There are a few things people do in e-mails that annoy me. I'm not talking about things so irritating as to irk me to the point of incandescence but niggly things that I read and sigh at every time. I'm the kind of guy who thinks that words are important, and your choice of language can convey a lot more meaning than the words intrinsically possess. It's something we all consider when we talk to each other face to face but somehow it gets lost in text. People often say that it's harder to convey subtlety in text, without body language and inflection but I disagree, the rules just change slightly. We've all read books that instil suspense or sympathy or even inflame the passions, clearly the words are not sterile. I'll explain my dislike before giving some examples. It's about value and respect for both the writer and the recipient. When I deal with people face to face I make a judgement based on their sense of confidence and their personal conviction. Particularly in a work environment it is important for me to know from our conversations that you are competent, confident in what you are doing and capable. We all use language to promote these impressions in others when we talk to them; it's supported by our body language, we wouldn't want to appear shy or reserved when it comes to achieving the things we're paid to achieve.
This goes out of the window in e-mails. The examples I give devalue one of the involved parties (most often the sender) and could be read as disrespectful of the recipient. Others are almost pre-apologetic or seem a little too concerned with pre-emptively avoiding any responsibility for the contents. I'm going to limit myself to a few examples of this self deprecation however my first example is a slightly different kettle of fish:
"Just to confirm that..."
The number of times an e-mail conversation starts with this statement baffles me. A confirmation is a response to a query. It does however tie in with the same mindset that spawns these other examples. A slightly more apologetic version might be:
"Just to inform you that..."
The reason these are unproductive ways to open an email is that, to my mind, they are attempting to apologise for their interrupting you, as if the e-mail's contents are unworthy of your time and attention. I think my issue with the second variant is the 'just'. You're providing me with information you feel I should know. It's valuable to me. be forthright and informative and don't apologise for it! So you see, it's an admittedly subtle thing, but it implies a lack of value in either the content of the email or the sender and I can almost guarantee that's a disservice to both.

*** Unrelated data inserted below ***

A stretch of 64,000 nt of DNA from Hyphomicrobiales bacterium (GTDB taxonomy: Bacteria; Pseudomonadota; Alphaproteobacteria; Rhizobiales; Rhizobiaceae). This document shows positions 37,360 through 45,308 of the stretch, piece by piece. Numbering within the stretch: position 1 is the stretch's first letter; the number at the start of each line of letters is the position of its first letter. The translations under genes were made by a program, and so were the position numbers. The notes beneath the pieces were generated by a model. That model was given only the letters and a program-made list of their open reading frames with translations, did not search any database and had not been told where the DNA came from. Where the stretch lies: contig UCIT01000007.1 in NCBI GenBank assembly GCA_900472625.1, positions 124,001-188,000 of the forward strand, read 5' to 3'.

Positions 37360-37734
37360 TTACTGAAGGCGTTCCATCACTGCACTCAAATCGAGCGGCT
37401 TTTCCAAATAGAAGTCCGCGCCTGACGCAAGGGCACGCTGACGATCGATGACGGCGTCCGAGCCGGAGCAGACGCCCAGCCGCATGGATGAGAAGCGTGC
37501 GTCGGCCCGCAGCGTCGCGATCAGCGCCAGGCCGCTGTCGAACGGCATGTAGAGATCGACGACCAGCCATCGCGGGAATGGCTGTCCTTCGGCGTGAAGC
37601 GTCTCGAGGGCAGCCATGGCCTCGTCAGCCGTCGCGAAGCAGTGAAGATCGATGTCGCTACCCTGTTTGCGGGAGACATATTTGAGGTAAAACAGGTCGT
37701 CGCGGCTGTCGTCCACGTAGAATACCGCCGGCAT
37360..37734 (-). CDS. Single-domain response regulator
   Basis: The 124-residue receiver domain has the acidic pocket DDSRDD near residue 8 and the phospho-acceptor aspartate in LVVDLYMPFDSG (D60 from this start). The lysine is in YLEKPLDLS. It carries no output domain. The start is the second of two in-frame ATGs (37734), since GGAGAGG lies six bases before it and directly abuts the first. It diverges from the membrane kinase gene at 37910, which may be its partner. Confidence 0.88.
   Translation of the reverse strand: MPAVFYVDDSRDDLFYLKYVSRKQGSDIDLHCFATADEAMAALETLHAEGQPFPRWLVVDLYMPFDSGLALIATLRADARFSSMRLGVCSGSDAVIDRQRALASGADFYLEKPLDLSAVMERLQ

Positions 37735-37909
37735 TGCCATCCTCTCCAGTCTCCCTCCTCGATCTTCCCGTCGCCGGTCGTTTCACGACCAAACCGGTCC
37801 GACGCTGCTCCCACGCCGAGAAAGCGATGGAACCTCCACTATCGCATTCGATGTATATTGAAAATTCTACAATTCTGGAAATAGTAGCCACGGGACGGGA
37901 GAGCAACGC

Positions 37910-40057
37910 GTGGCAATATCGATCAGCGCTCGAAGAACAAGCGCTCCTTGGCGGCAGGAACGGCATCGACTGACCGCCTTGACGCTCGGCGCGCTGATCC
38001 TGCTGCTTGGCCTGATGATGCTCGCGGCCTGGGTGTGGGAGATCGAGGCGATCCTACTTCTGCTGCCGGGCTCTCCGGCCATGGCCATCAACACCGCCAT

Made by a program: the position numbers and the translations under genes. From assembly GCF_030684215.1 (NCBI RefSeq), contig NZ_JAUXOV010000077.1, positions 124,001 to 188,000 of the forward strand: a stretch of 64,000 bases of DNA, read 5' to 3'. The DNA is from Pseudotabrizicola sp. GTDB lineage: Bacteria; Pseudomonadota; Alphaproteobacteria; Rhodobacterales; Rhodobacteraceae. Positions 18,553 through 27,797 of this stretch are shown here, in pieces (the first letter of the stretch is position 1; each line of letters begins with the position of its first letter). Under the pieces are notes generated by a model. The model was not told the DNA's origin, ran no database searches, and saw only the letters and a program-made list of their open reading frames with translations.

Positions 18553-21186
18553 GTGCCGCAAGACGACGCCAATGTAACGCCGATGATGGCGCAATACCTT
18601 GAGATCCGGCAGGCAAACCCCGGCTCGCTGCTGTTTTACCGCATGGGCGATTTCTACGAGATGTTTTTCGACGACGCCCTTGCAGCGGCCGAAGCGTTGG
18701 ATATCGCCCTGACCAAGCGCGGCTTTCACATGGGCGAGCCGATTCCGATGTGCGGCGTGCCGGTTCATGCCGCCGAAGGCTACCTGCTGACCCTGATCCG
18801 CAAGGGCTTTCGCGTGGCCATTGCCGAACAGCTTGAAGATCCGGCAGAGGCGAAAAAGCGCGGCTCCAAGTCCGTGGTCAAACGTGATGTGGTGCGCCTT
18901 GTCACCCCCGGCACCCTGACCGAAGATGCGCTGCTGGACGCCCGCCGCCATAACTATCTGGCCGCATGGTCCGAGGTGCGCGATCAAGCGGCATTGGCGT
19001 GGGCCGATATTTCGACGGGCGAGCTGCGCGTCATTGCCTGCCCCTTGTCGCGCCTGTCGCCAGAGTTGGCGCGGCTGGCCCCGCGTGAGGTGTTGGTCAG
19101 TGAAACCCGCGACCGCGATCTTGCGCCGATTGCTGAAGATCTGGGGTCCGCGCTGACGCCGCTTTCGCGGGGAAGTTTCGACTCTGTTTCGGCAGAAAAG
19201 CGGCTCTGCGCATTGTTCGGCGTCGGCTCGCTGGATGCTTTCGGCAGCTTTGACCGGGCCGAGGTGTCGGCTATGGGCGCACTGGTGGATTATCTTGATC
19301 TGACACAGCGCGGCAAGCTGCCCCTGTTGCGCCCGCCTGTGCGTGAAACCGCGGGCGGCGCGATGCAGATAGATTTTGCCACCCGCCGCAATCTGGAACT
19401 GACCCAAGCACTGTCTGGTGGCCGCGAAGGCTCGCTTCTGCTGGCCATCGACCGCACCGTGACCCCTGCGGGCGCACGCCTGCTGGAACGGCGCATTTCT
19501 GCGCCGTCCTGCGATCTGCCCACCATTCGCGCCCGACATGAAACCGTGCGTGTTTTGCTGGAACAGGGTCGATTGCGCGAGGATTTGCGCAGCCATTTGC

Lack of complete sentences is a bugbear. While a concise email is always appreciated it simply looks and reads better. Particularly in a corporate environment you never know where the most innocent of e-mails may end up as something gets passed around the office or potentially to clients and customers. That broken little sentence will live in the reply chain, appended and viewable for every future recipient and it reflects badly on you. It shows respect if you take the time to present yourself properly in much the same way as dressing smartly for the office. Give someone a great impression of yourself and their dealings with you will reflect that.
Remember to address me by name if the e-mail has multiple recipients and a part of it is of particular interest to me. Not only is it a simple matter of manners that you'd otherwise apply but often in a business environment we all need to skim through emails for the relevant information and that might be six e-mails back in the chain. A name is instantly recognisable; besides I might actually miss it if it's lost in a page of text with nothing to draw my attention.
Maybe I'm being uptight (I'm ready to admit it) and this probably isn't worth a post all of it's own, but cleaning up my inbox today made me think about it. We tell people a lot about how we think of ourselves and others by how we write to them. It's not a point that should be ignored.